I'm preparing my brick cutting jig now and figuring out if I want to also cut the taper. Doing taper on the saw means doing a total of 5 cuts per brick instead of 3, but it also means zero fuss when laying the brick. I'm getting fed up being out in the sun/mosquitoland trying to lay these bricks, and I doubt my skills to do it in the dark after 10PM. So I'm likely to cut a bunch of bricks in bulk with the taper built in. I think this screws up using the dome spreadsheet calculator, so this comes with some other implications. I'd also probably want to build a separate jig for doing taper. It might still be easier to just fudge it with the refractory cement.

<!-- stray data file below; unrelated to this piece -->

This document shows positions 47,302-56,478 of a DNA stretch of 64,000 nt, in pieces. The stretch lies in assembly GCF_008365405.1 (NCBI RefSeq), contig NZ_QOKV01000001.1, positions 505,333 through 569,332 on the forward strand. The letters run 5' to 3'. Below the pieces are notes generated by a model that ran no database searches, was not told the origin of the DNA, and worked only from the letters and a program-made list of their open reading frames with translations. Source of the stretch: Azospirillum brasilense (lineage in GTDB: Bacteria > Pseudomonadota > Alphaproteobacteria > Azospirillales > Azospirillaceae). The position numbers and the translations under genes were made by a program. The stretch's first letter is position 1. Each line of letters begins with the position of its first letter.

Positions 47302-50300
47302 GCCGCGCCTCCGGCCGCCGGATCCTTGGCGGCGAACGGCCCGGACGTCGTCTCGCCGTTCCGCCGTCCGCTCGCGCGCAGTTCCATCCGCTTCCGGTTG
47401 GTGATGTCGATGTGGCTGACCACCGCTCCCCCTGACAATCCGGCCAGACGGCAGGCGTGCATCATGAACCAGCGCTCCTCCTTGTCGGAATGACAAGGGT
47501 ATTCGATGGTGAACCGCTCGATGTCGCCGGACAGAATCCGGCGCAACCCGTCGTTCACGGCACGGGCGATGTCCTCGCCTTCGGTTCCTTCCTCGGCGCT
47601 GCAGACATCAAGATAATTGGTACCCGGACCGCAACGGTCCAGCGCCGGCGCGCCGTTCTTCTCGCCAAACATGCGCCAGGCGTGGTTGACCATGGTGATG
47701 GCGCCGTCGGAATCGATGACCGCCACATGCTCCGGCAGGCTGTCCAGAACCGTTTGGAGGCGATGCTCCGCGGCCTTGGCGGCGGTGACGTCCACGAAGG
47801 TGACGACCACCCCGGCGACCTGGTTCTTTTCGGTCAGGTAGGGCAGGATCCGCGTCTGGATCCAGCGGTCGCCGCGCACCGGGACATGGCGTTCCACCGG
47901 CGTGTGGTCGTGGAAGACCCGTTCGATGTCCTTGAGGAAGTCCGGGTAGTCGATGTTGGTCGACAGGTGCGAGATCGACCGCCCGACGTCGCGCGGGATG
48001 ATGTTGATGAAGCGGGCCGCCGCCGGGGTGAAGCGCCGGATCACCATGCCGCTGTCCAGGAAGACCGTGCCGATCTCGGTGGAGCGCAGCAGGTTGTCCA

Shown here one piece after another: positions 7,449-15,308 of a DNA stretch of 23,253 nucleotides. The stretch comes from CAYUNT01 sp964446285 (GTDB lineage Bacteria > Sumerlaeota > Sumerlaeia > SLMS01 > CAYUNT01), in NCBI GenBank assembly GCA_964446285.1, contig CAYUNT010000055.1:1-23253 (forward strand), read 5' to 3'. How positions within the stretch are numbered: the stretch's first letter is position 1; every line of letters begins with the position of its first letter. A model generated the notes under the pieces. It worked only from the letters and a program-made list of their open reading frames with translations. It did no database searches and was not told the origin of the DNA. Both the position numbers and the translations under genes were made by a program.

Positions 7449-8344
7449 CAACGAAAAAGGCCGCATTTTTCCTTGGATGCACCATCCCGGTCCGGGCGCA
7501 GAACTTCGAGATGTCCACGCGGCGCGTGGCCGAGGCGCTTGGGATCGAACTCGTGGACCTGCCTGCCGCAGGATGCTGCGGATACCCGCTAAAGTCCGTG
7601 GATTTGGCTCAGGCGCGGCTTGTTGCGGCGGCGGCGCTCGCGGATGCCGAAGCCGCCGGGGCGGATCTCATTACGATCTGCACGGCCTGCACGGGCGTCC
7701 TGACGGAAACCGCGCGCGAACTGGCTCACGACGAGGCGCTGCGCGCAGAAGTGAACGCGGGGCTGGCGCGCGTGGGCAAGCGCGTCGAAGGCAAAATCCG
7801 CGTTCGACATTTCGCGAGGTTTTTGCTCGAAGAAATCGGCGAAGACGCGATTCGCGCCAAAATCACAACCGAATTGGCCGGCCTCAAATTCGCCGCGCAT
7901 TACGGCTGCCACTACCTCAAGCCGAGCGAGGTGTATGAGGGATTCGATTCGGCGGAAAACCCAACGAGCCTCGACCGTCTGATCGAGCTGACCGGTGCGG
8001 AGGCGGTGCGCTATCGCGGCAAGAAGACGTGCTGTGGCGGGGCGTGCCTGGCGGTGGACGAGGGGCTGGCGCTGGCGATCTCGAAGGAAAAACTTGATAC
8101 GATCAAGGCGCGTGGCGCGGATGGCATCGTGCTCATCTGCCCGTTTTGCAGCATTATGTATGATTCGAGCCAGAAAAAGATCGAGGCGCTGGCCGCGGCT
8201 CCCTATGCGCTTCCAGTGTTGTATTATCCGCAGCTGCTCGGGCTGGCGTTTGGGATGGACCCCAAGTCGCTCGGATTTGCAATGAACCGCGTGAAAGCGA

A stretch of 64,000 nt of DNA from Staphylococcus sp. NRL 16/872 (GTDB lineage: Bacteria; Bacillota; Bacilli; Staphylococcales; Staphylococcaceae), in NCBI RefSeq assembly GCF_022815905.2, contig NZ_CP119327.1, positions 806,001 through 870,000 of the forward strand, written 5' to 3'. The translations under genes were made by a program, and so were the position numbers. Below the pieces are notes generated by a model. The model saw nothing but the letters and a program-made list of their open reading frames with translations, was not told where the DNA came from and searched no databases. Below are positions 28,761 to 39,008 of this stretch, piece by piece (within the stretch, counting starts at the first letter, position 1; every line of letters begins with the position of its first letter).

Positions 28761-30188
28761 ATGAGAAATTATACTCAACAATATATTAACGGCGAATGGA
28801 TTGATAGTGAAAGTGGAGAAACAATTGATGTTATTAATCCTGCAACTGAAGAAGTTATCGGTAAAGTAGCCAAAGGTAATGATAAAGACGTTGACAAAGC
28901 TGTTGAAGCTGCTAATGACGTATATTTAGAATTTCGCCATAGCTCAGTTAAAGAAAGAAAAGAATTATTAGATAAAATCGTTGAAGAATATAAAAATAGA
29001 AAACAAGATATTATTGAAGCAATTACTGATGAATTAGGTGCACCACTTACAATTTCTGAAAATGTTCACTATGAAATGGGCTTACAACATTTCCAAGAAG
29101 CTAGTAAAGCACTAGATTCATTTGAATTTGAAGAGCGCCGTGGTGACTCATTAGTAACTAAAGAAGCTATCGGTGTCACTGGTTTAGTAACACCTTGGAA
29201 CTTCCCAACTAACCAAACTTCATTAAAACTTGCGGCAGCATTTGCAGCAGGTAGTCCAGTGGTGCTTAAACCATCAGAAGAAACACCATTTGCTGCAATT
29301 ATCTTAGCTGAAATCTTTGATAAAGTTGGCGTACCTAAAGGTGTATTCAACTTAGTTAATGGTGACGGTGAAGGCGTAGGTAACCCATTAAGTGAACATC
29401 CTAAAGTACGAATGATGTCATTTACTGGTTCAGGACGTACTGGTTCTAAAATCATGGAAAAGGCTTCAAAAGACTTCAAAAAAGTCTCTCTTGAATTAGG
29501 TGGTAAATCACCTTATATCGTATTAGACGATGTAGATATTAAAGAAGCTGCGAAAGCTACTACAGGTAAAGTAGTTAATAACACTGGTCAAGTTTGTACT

• #60
                                Are you sure it's too high? Your base didn't look that high... It might be worth stacking some bricks on there and playing with a peel or rake just to see how it feels. Mine also turned out quite high and I thought I'd made a mistake but it's more comfortable not having to bend over to check the fire and working it at elbow height or thereabouts... just a thought.